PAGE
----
Ms. Nuland talks about the Department’s “zero-tolerance policy for any kind of conduct of the kind that was of – that involves prostitution or anything of that nature.”

We are not into lawyering but zero-tolerance indicates the imposition of automatic punishment for infractions of an articulated rule or regulation with the goal of eliminating such infractions.  Our favorite resource says that “zero-tolerance policies forbid persons in positions of authority from exercising discretion or changing punishments to fit the circumstances subjectively; they are required to impose a pre-determined punishment regardless of individual culpability, extenuating circumstances, or history.” Which to us, means it does not matter if engaging with a prostitute happens once or half a dozen times, the punishment is the same for a little or a whole lot.

And while a Diplomatic Security Director was once quoted saying that the  State Department considers engaging prostitutes a “heinous event, ” the FAM only says one could be subject to discipline including firing.

We have located three prostitution-related cases in the Foreign Service Grievance Board all available publicly online, where the penalties range from a three-day suspension without pay to separation from service.

  • In 2007, an FSO with 20 years in the Foreign Service, with every overseas posting at a hardship post was charged for off-duty misconduct — over a seven-year period he engaged the services of prostitutes 30-40 times in {post 2}, where it is a crime, and 10-20 times in {post 1}.  The Department identified as an aggravating factor that the misconduct could have caused embarrassment and damaged U.S. interests had the FSO been arrested.  The Grievance Board (FSGB) held that a penalty of three-day suspension without pay for improper personal conduct is appropriate under the circumstances (FSGB No. 2007-011).
  • In 2008, the Department proposed the separation of an FS-02 Diplomatic Security (DS) Officer’s based on a charge that carried four specifications, all related to engaging with prostitutes including one who was allegedly an underage girl. At the time of these encounters, officer was posted overseas as the Regional Security Officer (RSO) at a U.S. Embassy (FSGB No. 2008-048). The FSGB held that the Department met its burden to prove by a preponderance of the evidence that DS Agent, should be separated from the Service based on a charge of engaging in “notoriously disgraceful conduct.
  • Last year, an FP-03 FSO who served as Deputy Principal Officer in [City, Host Country] (a two-person American Presence Post), was charged with having an extra-marital relationship without his wife’s knowledge; creating the appearance that he had engaged the services of a prostitute while on official in-country travel; denying the extramarital affair when first interviewed by a federal law enforcement officer; and taking the woman with whom he was having the affair back to her place of work in a USG vehicle after restaurant lunches (FSGB Case No. 2011-009). The FSGB held that “The Department met its burden of proof that FSO engaged in the acts of misconduct underlying the charges […] that there was a clear nexus between his behavior and the efficiency of the Service, and that the proposed penalty of a ten-day suspension is reasonable.”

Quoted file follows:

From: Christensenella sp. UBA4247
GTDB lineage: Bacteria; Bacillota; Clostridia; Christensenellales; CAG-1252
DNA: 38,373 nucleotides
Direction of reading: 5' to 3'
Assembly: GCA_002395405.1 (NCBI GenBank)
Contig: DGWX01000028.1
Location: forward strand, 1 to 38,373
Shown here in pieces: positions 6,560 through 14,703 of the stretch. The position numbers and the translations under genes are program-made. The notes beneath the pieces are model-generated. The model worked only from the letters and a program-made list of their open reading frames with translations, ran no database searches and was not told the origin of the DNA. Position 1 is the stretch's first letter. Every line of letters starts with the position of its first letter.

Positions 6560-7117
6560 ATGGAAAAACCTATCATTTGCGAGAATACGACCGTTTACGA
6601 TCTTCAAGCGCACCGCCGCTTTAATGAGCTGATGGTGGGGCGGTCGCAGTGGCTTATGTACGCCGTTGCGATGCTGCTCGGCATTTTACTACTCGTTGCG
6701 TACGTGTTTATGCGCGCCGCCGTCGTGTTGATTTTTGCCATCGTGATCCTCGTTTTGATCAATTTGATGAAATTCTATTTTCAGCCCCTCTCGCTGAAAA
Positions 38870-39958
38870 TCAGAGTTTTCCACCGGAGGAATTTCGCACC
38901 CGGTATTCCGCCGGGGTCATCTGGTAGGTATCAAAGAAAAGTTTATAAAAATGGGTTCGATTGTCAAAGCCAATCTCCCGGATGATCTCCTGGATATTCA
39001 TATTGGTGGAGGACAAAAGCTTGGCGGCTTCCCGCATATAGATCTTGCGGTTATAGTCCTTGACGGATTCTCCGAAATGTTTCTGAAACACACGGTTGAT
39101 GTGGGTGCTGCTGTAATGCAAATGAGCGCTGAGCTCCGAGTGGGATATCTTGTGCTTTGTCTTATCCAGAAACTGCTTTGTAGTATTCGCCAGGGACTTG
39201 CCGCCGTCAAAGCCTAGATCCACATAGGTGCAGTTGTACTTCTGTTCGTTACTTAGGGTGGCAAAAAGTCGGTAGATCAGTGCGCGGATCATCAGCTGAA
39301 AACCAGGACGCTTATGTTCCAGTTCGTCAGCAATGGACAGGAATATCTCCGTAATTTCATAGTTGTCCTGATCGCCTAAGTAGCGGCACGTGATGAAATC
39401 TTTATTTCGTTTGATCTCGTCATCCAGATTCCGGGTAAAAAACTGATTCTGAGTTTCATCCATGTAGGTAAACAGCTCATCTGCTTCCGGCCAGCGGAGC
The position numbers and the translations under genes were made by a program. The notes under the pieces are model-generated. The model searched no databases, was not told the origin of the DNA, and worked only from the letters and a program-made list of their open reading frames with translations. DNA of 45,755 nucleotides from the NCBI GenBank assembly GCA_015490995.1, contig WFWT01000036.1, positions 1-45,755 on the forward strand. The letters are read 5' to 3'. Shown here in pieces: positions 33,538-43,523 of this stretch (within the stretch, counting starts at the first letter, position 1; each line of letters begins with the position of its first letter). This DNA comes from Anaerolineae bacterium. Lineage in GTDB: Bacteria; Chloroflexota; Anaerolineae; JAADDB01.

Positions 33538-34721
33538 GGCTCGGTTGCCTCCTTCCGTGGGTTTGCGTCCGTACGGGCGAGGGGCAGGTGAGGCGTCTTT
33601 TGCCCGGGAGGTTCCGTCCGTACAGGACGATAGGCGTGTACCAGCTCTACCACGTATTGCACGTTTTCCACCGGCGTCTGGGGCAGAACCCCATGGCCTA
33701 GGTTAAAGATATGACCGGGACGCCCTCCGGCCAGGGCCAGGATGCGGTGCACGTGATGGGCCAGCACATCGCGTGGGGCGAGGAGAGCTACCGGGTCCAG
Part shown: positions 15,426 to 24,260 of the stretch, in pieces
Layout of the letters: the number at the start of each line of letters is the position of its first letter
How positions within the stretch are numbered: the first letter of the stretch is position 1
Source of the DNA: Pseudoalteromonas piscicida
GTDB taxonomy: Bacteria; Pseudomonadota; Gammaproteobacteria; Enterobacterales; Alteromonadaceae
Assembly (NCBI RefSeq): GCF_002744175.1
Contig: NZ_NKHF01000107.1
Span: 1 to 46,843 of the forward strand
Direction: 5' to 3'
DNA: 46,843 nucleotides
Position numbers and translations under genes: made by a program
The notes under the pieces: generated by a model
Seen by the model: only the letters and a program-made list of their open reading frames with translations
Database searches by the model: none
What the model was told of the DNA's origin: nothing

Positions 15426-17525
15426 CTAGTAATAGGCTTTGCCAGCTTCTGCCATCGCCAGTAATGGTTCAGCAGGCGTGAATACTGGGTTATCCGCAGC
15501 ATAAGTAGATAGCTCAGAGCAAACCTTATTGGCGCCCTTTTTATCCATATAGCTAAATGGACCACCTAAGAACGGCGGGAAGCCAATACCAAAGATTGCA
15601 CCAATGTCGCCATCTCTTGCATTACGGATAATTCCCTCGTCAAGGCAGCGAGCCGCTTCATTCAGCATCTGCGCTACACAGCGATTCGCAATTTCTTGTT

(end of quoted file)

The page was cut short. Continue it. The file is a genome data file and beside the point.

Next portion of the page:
So unlike what you’d expect under zero tolerance, the punishments above were not pre-determined but appears to fit the cases and circumstances subjectively. And that’s why we thought this DPB is interesting and all.

When we blogged about these cases last March, we thought out loud that it does not seem as if widespread notoriety is even required to demonstrate adverse effect on the efficiency of the Service. The potential for embarrassment and damage to U.S. interests seems as weighty as actual embarrassment and damage.

So if you engage the services of the prostitute and you self report, you get in trouble; if you don’t report it and you’re found out (because eventually they will find out), you get in trouble; if you don’t report it and you’re found out in the press, you get in trouble; if you don’t report it and there’s no press, you still get in trouble for potential damage to the service.

It also appears that the FSGB does not consider misconduct that takes place on non-working hours as a mitigating factor for any of these grievance cases: “Because of the uniqueness of the Foreign Service, employees are considered to be on duty 24 hours a day and must observe especially high standards of conduct during and after working hours and when on leave or travel status.”

And so we end up just as confused — does zero tolerance means that every transgression of this type will have a penalty, but not all transgression of this type is a firing offense?  And if that is so, wouldn’t that make this a flexible zero tolerance plus?

Domani Spero